Friday, February 08, 2008

The Psychology of Politics

UPDATE #2: Here are some data that support my argument below.

UPDATE: Here is a post that lays out a similar argument to the one I described below.

As my last couple posts indicate (here and here), I am currently obsessed with the 2008 Presidential election. One of the elements that particularly fascinates me is the "mind games" that are played among the participants.

Recently, I have been particularly intrigued by comments made by influential Republicans that basically say they want to go head-to-head with Hillary in the general election and they don't want to go up against Obama. For example, on NPR this morning, President Bush's chief political strategist Matthew Dowd said,
The other thing that I think John McCain has going for him is if Hillary Clinton wins the nomination I know there’s a lot of conservatives out there that said they wouldn’t vote or would vote for her but I think she’s the most unifying force for John McCain out there right now, not himself.
He went on to say later in the interview,
I think if you gave the strategists and people around John McCain some truth serum and asked them to say who they want to run against, in a minute they’d say Senator Hillary Clinton. They think that she’s polarizing; she’d motivate and unite the base of the Republican Party. She’s not a generational difference and a change of a figure, she’s a bit of throwback to the past, like to a degree he is. Against Senator Obama it’s a much more difficult task. It would be a generational campaign, the new versus the older. Somebody that had a distinct stand on Iraq versus his stand on Iraq. I think Senator Obama is a much more difficult race and there is not any vitriol from the conservative and the Republican base against Senator Obama. They don’t sort of dislike him to there core like they do Hillary Clinton. I think they would much prefer, the McCain folks, race against Hillary Clinton than Barack Obama because it’s hard to compose a strategy against a new guy like Barack.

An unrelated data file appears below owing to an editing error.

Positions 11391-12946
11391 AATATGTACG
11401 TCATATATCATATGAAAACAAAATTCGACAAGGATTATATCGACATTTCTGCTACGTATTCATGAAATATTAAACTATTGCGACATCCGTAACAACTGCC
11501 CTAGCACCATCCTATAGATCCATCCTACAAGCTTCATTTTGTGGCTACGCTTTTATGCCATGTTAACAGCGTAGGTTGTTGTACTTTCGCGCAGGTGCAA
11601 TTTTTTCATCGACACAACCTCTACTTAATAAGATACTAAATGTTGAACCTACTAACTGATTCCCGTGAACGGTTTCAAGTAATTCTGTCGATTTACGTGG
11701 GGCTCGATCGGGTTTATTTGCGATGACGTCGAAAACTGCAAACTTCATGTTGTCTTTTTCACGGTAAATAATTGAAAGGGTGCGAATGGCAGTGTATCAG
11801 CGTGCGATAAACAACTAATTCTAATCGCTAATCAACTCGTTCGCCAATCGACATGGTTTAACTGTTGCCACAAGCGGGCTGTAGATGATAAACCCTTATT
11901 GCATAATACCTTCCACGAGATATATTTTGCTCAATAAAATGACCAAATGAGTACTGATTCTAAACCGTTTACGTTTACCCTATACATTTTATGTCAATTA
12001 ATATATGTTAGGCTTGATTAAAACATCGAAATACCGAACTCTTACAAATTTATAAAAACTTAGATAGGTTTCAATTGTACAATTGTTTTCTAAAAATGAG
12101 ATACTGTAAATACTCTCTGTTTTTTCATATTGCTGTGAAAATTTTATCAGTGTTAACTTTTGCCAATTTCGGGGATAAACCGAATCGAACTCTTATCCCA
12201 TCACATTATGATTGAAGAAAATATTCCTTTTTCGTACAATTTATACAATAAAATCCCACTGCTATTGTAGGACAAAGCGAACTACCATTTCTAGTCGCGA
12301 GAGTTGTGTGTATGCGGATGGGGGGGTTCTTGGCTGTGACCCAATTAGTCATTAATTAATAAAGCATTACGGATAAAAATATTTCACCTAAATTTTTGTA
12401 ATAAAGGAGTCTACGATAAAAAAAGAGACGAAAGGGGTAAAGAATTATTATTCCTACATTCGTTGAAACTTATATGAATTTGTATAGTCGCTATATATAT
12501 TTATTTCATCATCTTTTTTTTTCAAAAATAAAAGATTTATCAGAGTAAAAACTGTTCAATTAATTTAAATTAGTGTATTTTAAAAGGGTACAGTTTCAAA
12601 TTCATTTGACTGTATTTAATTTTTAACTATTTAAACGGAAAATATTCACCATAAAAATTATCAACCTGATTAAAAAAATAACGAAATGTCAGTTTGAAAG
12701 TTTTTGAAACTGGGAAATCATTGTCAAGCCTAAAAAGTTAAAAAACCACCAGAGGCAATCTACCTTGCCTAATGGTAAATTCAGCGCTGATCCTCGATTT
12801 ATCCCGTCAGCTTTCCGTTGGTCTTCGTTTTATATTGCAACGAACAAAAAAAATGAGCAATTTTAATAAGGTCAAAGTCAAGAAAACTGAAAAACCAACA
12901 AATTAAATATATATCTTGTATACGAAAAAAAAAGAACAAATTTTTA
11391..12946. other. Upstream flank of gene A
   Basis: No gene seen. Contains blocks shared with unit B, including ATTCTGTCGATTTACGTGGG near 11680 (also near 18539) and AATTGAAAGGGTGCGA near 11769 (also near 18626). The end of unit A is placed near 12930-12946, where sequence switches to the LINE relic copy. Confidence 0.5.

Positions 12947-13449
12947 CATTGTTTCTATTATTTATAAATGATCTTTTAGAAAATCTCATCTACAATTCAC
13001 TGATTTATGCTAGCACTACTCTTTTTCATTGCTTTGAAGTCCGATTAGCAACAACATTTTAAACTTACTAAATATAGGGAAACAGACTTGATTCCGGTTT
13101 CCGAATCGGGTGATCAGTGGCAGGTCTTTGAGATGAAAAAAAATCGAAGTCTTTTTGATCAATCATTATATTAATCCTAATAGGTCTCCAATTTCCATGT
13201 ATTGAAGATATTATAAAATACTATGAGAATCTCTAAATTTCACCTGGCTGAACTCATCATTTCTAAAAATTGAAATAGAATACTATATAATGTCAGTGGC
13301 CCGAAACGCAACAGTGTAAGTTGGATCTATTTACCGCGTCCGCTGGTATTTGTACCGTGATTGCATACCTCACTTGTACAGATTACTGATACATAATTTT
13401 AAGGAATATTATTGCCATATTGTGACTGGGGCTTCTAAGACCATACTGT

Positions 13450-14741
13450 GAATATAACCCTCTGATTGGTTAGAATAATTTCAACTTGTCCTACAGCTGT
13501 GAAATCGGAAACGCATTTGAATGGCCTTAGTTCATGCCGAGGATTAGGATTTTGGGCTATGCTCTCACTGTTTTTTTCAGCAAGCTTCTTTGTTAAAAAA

Recent polls indicate that these statements are true and McCain has a better chance against Hillary than Obama, but I am not sure what the motivating factor is here.

Earlier this morning, the cynical side of me thought they are playing a game of "reverse psychology" and they actually want to compete against Obama; maybe they have something up their sleeve about him?

But I think I just came up with the answer, in my humble opinion. They do want to compete against Hillary. By making these statements, and since McCain will most certainly be the Republican nominee, they hope to get Republican-leaning Independents to vote in the Democratic primary and vote for Hillary.

It is well known that the Hillary campaign is putting a lot of their eggs in the Ohio and Texas primaries. Coincidentally, in both Ohio and Texas, a person does not have to declare a party affiliation until they show up to their polling place and request a particular ballot. Hmm.

1 comment:

ChrisCeppi said...

I think you are right Perry. I saw Frank Luntz on Bill Maher and he was spinning that Hillary is beatable and they know how to beat her - while Obama scares him, especially considering the generational contrast to McCain. With Luntz you have to assume he knows he is positioning specifically to the Maher audience - which includes primarily independents and liberals. So there are a couple of options: (1) he is lying outright in a reverse psychology play, (2) he is giving his honest opinion, or (3) he is signaling McCain supporters in the audience to throw their primary vote to Hillary as the most beatable Dem left. Knowing Luntz' past - I'd say (1) and (2) are less than likely, but (3) seems plausible.

Let's give them an Obama v. McCain race.